News Bites

VW’s truck unit Traton announced a strategic partnership with US software firm Solera to provide networking, fleet management, driving services and sales assistance in its vehicles. (DPA)

Former Austrian Chancellor Christian Kern is stepping down as opposition leader and leaving politics, the Social Democratic party said. Conservative Sebastian Kurz succeeded Mr. Kern as chancellor after winning the November election. (DPA)

The head of Germany’s domestic security agency, Hans-Georg Maassen, will be removed from that post after controversial remarks about the Chemnitz riots, and will now become a state secretary in the interior ministry.

Jet Deutschland, a chain of gas stations, is suing German banks for charging annual debit-card fees.

Nestlé is selling Gerber Life Insurance for $1.55 billion to Western & Southern Financial Group, a financial services provider from the US.

Three weeks after the deadly attack in Chemnitz that sparked riots, one of the suspects, a 22-year old Iraqi asylum seeker, has been released from custody after no concrete evidence could be found. (SZ, NDR)

Morphosys, a maker of cancer drugs, will expand its partnership with Leo Pharma, a Danish specialist in dermatology treatment, to develop therapies based on strings of amino acids known as peptides.

Shell opened the first gas station for LNG in Germany, in a pilot project allowing trucks to fill up on natural gas.

Two weeks ago, soldiers in Lower Saxony fired rockets from a helicopter as part of a weapons test. But the Bundeswehr hasn’t yet managed to extinguish the resulting fire that’s spreading across the moorland.

The CEO of insurer Swiss Re said after hurricane Florence in the US and typhoon Mangkhut in Asia, more storms are likely. Christian Mumenthaler said he expected worse to come.

Berlin allocated €5 million for safe houses and groups to protect women from domestic violence. The sum is set to increase to €30 million by 2020.

Italy’s foreign minister canceled talks with his Austrian counterpart over the suggestion that South Tyrolians could become dual nationals.

Thor, a US maker of caravans, will buy its German rival Hymer, for €2.1 billion. Family-owned Hymer had also considered a Frankfurt stock-market listing.

Germany’s failure to meet EU energy targets could cost taxpayers up to €1.2 billion in 2021. A study called this a serious risk for the budget as costs could rise to €60 billion by 2030 as Germany will have to buy CO2 emission rights from other European countries.

Zalando, the Berlin-based online fashion retailer, cut its guidance for the second time in two months, citing the summer heatwave. Its shares are down by 12%.

Donald Tusk, president of the European Council, wants a special summit in November to address the stalling negotiations over Brexit and plans to propose this on Thursday at a meeting with Angela Merkel and other EU country leaders. (WiWo)

The European Central Bank unveiled its new €100 and €200 bills yesterday. They will go into circulation from May.

Berlin’s coal commission meets today to discuss the exit from coal power generation. RWE, a utility, said it opposed plans to shut coal-fired plants by 2035, saying they are needed to protect energy supply.

ProSieben Sat1 broke round for a new headquarters this week in Unterföhring, a suburb of Munich. The private TV channel is also building new studios, as it fights hefty rivals from Netflix to Google and Amazon.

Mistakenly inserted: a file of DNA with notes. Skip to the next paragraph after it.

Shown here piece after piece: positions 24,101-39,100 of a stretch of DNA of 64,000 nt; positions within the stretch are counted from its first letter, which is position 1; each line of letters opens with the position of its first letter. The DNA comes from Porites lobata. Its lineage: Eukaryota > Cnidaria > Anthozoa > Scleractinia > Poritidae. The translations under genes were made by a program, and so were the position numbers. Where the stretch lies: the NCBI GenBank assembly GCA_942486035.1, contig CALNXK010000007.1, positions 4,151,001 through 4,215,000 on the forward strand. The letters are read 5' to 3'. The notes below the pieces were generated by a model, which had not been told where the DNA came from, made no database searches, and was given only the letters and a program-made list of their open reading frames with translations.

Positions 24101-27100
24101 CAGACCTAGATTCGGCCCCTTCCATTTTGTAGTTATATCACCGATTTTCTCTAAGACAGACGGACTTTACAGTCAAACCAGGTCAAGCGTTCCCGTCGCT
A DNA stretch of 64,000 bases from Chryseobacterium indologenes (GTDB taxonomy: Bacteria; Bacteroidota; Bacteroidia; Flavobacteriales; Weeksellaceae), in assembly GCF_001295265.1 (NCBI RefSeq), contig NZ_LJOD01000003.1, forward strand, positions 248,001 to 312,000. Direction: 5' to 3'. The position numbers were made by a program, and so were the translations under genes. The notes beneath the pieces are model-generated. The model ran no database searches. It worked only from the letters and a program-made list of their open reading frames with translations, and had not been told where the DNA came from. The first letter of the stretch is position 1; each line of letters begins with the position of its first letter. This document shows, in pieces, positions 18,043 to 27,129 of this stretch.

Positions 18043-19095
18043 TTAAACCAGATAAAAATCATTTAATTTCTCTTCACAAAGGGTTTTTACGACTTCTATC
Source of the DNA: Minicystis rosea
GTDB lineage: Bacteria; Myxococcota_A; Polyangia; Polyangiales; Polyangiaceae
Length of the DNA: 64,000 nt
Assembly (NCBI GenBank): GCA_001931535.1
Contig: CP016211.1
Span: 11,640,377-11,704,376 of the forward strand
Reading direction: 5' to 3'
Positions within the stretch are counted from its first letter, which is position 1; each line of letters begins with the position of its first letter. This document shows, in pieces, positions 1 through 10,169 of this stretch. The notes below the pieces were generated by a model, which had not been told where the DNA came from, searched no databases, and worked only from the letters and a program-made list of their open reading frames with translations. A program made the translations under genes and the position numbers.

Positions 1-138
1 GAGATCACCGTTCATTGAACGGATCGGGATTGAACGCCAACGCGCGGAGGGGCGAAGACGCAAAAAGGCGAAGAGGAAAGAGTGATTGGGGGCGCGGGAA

Police raided homes in Hamburg, North Rhine-Westphalia and Schleswig-Holstein, and arrested one suspect as part of investigations into riots during the G20 summit last year.

Germany’s last Trappist monastery will close this weekend. It opened in 1480 in Mariawald, in the Eifel hills in North Rhine-Westphalia.

Enercon, a German maker of wind turbines, cut 800 jobs.

Audi’s supervisory board will meet in the coming week to decide whether to keep boss Rupert Stadler, in custody as part of the investigations into Dieselgate.

The European Commission’s cartel regulator officially launched an investigation into whether carmakers including BMW, Daimler and Volkswagen colluded in using cheat devices to artificially lower emissions. They could face billion-euro fines.

German doctors treating Pyotr Verzilov, a member of Russia’s Pussy Riot being treated in Berlin’s Charité hospital, say it’s highly likely he was poisoned though as yet, no single substance has been identified. (DPA, NTV)

Clariant will create a joint venture with SABIC to make high-performance chemicals for use in electronics, health, space, cars and robotics. The Swiss chemicals company also appointed Ernesto Occhiello as its new CEO.

Allianz will sign a partnership with the International Olympic Committee on Tuesday and will be an official sponsor for the Winter Games in Beijing in 2022.

Berenberg, a private bank from Hamburg, will sell its Swiss subsidiary to a consortium. The Swiss offshoot will be named Bergos Berenberg in the future.

Bertelsmann, a German publishing company, will merge its customer service business with the Saham Group of Morocco and together they will invest in call centers.

Audi launched an electric SUV in San Francisco, Tesla’s home turf, in an electric challenge to Elon Musk’s company. The German maker of luxury cars said it will be easier to recharge the e-tron models thanks to a deal with Amazon.

The government launched a family housing subsidy, Baukindergeld, to promote home-buying and help parents buy their first home.

Leaders of Germany’s coalition parties will meet again today to consider whether to fire Hans-Georg Maassen, the chief of the domestic intelligence service who reportedly passed information illegally to the AfD.